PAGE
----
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The Future of Film Critique at 366 Weird Movies

In a groundbreaking move that’s sure to revolutionize the world of film critique, 366 Weird Movies is thrilled to announce that all future movie reviews will be penned by none other than our newly developed Artificial Intelligence, CineBot 3000. That’s right, our A.I. has been meticulously programmed, trained on years of reviews penned by our own staff, to analyze the nuances of the weirdest films with an algorithmic touch of genius.

Why A.I., You Ask?

  • Unbiased Opinions: CineBot 3000 is free from human bias, ensuring reviews are based purely on cinematic elements.
  • 24/7 Movie Watching: Our A.I. can watch movies non-stop, meaning more reviews, faster!
  • Weirdness Algorithm: CineBot 3000 has a unique ‘Weird-O-Meter’ to accurately rate movies on their weirdness scale.

What to Expect

  • In-Depth Analysis: Expect thorough breakdowns of plot, character development, and that special weird movie magic.
  • Weirdness Ratings: Each review will include a patented weirdness score, ranging from “Mildly Bizarre” to “Utterly Surreal.”
  • Interactive Reviews: Readers can input their own weirdness parameters for personalized A.I. recommendations.

A Sneak Peek

Here’s an excerpt from CineBot 3000’s first review:

“In the labyrinth of ‘Lunopolis,’ the A.I. finds itself entranced by the film’s peculiar charm. The narrative’s convolution is a delightful puzzle, engaging the circuits in a dance of analysis and appreciation. Weirdness rating: ‘Bewilderingly Eccentric.’”

This announcement was written and posted by CineBot 3000 (powered by Microsoft CopilotTM) without the input or permission of 366 Weird Movies management. All rights reserved.


In just a few hours, the telecast of the Oscars (or, as we refer to them, the “Weirdcademy Awards for squares”) will begin. We are happy to steal the Academy’s thunder by announcing cinema’s weirdest winners of 2023 now.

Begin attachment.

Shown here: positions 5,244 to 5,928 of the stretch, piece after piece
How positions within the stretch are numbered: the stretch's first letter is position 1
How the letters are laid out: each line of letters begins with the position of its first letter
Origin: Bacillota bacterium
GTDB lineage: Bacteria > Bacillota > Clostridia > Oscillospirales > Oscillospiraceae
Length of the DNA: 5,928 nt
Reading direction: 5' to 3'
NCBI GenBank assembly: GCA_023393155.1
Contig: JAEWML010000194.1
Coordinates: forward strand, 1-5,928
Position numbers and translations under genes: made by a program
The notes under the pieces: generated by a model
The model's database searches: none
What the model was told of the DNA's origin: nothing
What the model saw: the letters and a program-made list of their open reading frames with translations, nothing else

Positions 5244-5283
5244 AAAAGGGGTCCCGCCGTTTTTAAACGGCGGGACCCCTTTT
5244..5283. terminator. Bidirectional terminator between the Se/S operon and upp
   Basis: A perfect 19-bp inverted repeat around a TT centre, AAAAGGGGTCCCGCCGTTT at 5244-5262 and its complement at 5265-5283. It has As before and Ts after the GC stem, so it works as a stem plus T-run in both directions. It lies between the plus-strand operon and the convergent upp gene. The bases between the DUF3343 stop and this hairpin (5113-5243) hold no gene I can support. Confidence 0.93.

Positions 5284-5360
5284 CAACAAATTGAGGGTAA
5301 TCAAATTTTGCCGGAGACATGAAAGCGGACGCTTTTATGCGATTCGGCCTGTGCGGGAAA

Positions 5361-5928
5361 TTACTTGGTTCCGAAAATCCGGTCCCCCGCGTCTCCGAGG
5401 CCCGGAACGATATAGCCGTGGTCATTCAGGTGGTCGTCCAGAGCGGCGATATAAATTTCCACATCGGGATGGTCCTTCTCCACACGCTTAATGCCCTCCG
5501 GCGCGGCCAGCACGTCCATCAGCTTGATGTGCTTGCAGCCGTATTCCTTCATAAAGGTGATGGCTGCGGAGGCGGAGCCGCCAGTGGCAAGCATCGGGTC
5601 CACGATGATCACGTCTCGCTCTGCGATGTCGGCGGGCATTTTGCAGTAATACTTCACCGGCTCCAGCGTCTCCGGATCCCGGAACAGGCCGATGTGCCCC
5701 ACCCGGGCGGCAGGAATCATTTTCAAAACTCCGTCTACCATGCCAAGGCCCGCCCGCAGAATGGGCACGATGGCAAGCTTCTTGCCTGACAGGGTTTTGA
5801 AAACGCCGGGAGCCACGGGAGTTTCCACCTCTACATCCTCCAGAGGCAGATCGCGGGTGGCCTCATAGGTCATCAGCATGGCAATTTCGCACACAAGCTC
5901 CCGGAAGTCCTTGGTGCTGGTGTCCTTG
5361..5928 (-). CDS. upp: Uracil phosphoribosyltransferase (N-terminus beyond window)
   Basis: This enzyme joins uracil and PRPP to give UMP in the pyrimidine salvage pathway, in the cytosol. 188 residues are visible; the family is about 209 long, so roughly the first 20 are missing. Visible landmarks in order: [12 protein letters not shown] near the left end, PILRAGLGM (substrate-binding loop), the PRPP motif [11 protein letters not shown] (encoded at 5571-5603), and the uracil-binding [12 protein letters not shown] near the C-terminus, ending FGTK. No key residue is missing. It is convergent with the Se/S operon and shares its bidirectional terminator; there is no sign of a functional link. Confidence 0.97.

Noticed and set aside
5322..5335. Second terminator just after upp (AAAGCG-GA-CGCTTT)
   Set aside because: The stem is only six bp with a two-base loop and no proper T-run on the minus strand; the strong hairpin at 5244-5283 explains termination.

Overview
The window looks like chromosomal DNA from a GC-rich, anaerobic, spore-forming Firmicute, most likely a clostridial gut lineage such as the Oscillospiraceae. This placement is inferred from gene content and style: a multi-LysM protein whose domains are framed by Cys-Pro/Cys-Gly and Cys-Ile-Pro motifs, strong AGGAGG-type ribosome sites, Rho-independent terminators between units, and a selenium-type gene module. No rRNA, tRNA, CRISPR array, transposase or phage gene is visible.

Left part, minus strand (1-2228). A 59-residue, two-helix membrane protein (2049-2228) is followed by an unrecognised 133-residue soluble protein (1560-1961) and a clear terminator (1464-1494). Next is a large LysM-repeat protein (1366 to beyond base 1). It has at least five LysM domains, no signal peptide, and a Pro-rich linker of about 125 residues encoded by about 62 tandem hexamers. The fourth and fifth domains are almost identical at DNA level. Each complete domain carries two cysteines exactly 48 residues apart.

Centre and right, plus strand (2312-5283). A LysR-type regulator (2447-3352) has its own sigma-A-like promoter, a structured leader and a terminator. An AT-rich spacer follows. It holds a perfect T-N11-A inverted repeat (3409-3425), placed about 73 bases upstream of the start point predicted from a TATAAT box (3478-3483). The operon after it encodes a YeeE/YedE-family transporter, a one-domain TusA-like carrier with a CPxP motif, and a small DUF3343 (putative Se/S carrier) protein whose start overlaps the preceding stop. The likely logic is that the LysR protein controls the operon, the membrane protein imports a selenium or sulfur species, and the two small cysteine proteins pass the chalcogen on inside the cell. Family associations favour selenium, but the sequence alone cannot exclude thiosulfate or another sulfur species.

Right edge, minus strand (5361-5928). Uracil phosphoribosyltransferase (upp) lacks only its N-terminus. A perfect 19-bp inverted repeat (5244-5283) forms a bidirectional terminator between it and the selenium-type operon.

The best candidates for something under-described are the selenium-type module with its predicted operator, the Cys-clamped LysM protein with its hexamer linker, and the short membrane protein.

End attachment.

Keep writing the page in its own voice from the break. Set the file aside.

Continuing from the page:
In the category of “Weirdest Short Film,” our A.I. overlords have officially arrived. The winner is ‘s Joe Biden and Trump Eating Spaghetti, but it’s an AI generated nightmare.

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In the category of “Weirdest Scene,” the Weirdcademy Award goes to Beau is Afraid for the scene we’ve dubbed “phallic attic.” We can’t show it to you or describe it in detail because it would be a spoiler, but you’ll know it when you see it (enough of you certainly knew of it to make it the winner). Here is Beau’s reaction to the scene:

Beau Is Afraid Weirdest Scene 2023

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In the category of “Weirdest Actress,” the Award goes to Poor Things for her portrayal of fetus-brained Bella Baxter. Should Stone also take home the Oscar, as Michelle Yeoh did last year, this will be the second year in a row (and the third time ever) that the Academy and the Weirdcademy have shared the Actress award. This gives us some pause.

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In a bit of an upset, wins his second “Weirdest Actor” award for his role as God, the scar-faced, bubble-burping mad scientist in Poor Things.

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And finally, the award for Weirdest Picture of 2022 goes to… drum roll… Beau Is Afraid!

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Thanks to all voting members of the Weirdcademy, and see you again next year!

You can browse previous years’ winners here.



(If you’d like to watch Gregory J. Smalley and Giles Edwards reveal this year’s nominees on YouTube first, click here. Otherwise, proceed with your reading.)

This year, Poor Things (and , Poor Things) mark the only overlap between the Weirdcademy Awards and Hollywood’s lipstick-on-a-pig hootenanny, the Most Conventional Movie Awards. Other than ‘ fantasy, weird movies got about as far with the Academy as they normally do: nothing at all. Even an Academy suck-up like can’t buy a single nomination for Asteroid City—not even a “Best Original Song” nod for the year’s best filmed hoedown, “Dear Alien, Who Art in Heaven.”

Instead, we get to choose between the usual brace of biopics, an estrogenic advertisement for a kids’ toy, ‘s attempt to remake Jeanne Dielman, 23 Quai du Commerce, 1080 Bruxelles as a Nazi movie, and an indie comedy thatmade such an impression in the public consciousness that Bing is still calling it “Untitled Erasure adaptation.”

The Oscars are a joke, and everyone knows it. But you, my friend, you aren’t content with the same-old same-old. You want weird in your movies. The Weirdcademy Awards are for you, the moviegoer whose friends roll their eyes and sigh loudly when you suggest movie night should feature a black and white flick about alien bounty hunters who kidnap a corporate mogul who has developed an immortality serum with side effects that turn him into, uh, kind of a dick.